During points, Marion Bartoli is noticeable for her unorthodox strokes -- double-fisted shots off both sides and an elaborate and fluctuating service motion. Between points, she is even more noticeable for bouncing up and down, doing squats, taking imaginary swings and exhorting herself.
Courtside, it's easy to see where she gets it from. Somewhere on the sidelines, her father and coach, Walter Bartoli, resides. He will gesture, gesticulate and change seats. During on-court coaching breaks, he imparts a flow of information and instructions in rapid-fire French. During practice sessions, he directs his daughter through a series of complex drills and has been known to use various self-designed contraptions as training aids.
It has all earned him a reputation as a bit of a crank, but when he speaks, there appears to be a method behind what can look like madness.
"My approach is quite different, because I'm not a tennis player," Walter Bartoli told ESPN.com in an interview last year. "A lot of the coaches are former tennis players, so they try to improve the game using the wrist, the arm. But I am not seeing those things the same way. And especially with Marion, because she plays double-handed, the physical training and the speed on the court from the feet and the legs are very important."
A doctor who gave up his profession to work with his daughter full time, his medical training continues to inform the way he carries out his role as coach.
"The shoulder, I view in a mechanic way," he said. "The shoulder of each athlete is completely different, so you need to take care of every specific thing, purely mechanically, for each athlete."
Then there is taking theory and research and applying it in practice.
As just a recreational player, he has had to learn the technical side of the game in more detail.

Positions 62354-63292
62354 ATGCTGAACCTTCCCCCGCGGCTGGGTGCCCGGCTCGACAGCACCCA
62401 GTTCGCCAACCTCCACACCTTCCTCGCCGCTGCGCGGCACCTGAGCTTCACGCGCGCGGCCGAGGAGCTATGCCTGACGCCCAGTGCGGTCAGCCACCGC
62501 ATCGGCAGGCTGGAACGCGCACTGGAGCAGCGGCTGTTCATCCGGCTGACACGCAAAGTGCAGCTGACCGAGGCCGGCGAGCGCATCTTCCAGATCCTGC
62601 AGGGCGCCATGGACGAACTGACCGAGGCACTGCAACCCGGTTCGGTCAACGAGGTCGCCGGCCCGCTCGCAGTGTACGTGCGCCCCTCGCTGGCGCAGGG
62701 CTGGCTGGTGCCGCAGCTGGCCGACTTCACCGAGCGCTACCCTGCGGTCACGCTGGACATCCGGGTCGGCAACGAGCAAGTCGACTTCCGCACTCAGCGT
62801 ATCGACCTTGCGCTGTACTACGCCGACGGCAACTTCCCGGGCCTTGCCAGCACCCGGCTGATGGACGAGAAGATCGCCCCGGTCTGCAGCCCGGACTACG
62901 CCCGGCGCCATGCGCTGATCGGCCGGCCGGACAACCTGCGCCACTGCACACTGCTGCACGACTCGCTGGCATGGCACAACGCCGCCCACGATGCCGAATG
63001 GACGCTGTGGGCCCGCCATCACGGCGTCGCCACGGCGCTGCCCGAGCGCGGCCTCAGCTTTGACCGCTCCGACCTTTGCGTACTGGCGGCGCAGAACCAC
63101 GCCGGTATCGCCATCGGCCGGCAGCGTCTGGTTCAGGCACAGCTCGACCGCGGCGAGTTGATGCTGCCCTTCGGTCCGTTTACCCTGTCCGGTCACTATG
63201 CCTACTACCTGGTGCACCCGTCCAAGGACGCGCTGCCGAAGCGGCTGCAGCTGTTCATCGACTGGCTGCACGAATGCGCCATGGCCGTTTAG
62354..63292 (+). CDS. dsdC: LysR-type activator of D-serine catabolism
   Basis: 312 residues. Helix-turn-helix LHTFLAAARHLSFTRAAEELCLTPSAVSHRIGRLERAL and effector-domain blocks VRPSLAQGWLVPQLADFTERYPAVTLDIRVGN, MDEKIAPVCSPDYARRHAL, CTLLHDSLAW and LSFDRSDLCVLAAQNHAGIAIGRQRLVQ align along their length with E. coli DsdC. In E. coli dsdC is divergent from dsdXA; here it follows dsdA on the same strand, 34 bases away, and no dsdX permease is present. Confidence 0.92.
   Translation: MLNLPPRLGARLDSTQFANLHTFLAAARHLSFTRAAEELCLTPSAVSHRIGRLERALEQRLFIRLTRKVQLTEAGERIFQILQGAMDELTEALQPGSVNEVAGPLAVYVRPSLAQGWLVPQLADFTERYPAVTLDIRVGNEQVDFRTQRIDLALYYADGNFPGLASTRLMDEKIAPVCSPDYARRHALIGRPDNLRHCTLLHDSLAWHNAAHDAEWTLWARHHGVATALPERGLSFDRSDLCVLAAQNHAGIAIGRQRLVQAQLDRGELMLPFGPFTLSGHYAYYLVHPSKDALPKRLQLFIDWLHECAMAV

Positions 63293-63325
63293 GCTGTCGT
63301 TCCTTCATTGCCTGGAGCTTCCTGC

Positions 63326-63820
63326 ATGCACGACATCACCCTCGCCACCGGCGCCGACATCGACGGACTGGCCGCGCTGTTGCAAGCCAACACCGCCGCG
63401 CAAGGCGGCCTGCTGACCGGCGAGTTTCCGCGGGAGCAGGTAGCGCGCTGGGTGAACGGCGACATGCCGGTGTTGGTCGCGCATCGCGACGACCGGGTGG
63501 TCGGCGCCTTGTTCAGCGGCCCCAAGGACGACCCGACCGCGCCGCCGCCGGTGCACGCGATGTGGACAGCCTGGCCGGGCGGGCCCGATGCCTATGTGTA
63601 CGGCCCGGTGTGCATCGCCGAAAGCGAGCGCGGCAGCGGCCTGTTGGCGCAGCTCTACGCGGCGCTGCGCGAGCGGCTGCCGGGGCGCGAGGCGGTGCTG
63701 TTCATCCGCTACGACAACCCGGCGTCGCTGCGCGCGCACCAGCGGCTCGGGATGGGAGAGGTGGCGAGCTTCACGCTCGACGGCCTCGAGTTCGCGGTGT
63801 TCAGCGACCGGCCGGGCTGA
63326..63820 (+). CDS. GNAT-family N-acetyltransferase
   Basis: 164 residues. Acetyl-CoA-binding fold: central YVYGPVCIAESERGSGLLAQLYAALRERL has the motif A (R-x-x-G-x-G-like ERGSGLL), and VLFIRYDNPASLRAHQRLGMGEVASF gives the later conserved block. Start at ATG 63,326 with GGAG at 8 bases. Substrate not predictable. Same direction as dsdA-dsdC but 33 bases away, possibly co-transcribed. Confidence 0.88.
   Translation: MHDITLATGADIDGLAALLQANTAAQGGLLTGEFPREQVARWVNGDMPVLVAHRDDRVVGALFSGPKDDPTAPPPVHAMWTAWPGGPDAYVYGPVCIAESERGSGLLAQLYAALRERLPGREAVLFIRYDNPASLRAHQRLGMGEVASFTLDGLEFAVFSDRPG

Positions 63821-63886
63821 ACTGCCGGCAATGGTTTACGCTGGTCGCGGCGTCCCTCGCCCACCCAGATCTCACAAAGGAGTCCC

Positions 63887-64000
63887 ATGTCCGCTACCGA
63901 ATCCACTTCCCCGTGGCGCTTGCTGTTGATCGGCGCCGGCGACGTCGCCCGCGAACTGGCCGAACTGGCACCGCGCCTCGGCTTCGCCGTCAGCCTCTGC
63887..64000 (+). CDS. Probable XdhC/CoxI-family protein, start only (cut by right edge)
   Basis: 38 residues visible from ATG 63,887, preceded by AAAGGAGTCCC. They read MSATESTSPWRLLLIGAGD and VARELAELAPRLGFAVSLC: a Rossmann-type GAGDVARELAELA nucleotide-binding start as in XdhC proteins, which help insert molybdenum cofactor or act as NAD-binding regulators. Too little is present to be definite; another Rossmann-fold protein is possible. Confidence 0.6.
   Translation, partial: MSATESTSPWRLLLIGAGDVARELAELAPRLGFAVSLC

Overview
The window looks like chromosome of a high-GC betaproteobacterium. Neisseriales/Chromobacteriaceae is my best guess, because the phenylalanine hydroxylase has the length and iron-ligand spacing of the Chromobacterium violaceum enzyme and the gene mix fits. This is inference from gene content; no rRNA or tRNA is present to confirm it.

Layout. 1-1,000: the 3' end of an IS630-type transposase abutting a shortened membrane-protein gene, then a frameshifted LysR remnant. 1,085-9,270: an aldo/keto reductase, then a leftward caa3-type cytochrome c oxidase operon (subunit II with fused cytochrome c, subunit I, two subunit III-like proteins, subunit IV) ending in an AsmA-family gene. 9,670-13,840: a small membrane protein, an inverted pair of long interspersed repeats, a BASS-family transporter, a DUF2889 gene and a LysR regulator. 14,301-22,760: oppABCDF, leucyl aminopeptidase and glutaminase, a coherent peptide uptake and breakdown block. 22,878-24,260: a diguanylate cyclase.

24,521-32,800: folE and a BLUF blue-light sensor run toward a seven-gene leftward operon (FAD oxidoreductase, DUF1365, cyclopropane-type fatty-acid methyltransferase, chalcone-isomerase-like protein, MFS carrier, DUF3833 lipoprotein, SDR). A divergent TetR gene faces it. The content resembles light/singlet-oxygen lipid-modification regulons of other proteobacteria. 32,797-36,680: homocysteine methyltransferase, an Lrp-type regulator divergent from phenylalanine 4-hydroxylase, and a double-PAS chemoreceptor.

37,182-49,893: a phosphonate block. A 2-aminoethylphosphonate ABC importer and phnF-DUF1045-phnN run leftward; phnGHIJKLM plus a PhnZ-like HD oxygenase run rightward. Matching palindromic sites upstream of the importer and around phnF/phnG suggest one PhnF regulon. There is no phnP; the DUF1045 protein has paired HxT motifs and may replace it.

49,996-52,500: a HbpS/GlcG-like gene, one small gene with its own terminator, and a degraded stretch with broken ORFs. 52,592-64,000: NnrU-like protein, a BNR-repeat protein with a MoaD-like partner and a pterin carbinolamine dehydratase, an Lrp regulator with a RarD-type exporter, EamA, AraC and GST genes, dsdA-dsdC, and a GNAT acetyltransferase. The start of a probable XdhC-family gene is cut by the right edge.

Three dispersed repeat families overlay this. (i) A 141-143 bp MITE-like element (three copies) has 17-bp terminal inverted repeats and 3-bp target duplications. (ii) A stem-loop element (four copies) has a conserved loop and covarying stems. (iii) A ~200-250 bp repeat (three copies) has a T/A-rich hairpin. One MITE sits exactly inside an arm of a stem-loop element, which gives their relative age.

"In France, every part of the tennis has got a big theory," Walter Bartoli said. "In United States, the coaches are just working on the fight spirit of the players but not too much on the technique. In France, every part of the game, every technique; you can learn everything, you have a lot of books about that."
He also supplements his familiarity with the workings of the human body with more specific sports knowledge.
"I buy a lot of books from the university; I read them, and then I make my mix," he said. "OK, I think, if this drill is good for Marion, I will take it. Sometimes I take some drills also from Australia, because in Australia also they work a lot on physical training."
Whatever else, his technique has certainly earned the loyalty of his otherwise independent and strong-willed daughter, who is hardly cowed by her father like some other players have been.
"He's very funny because he's acting like a 3-year-old kid sometimes, honestly," she begins with affectionate exasperation, but she notes that in some ways "he's extremely focused and extremely adult" as well.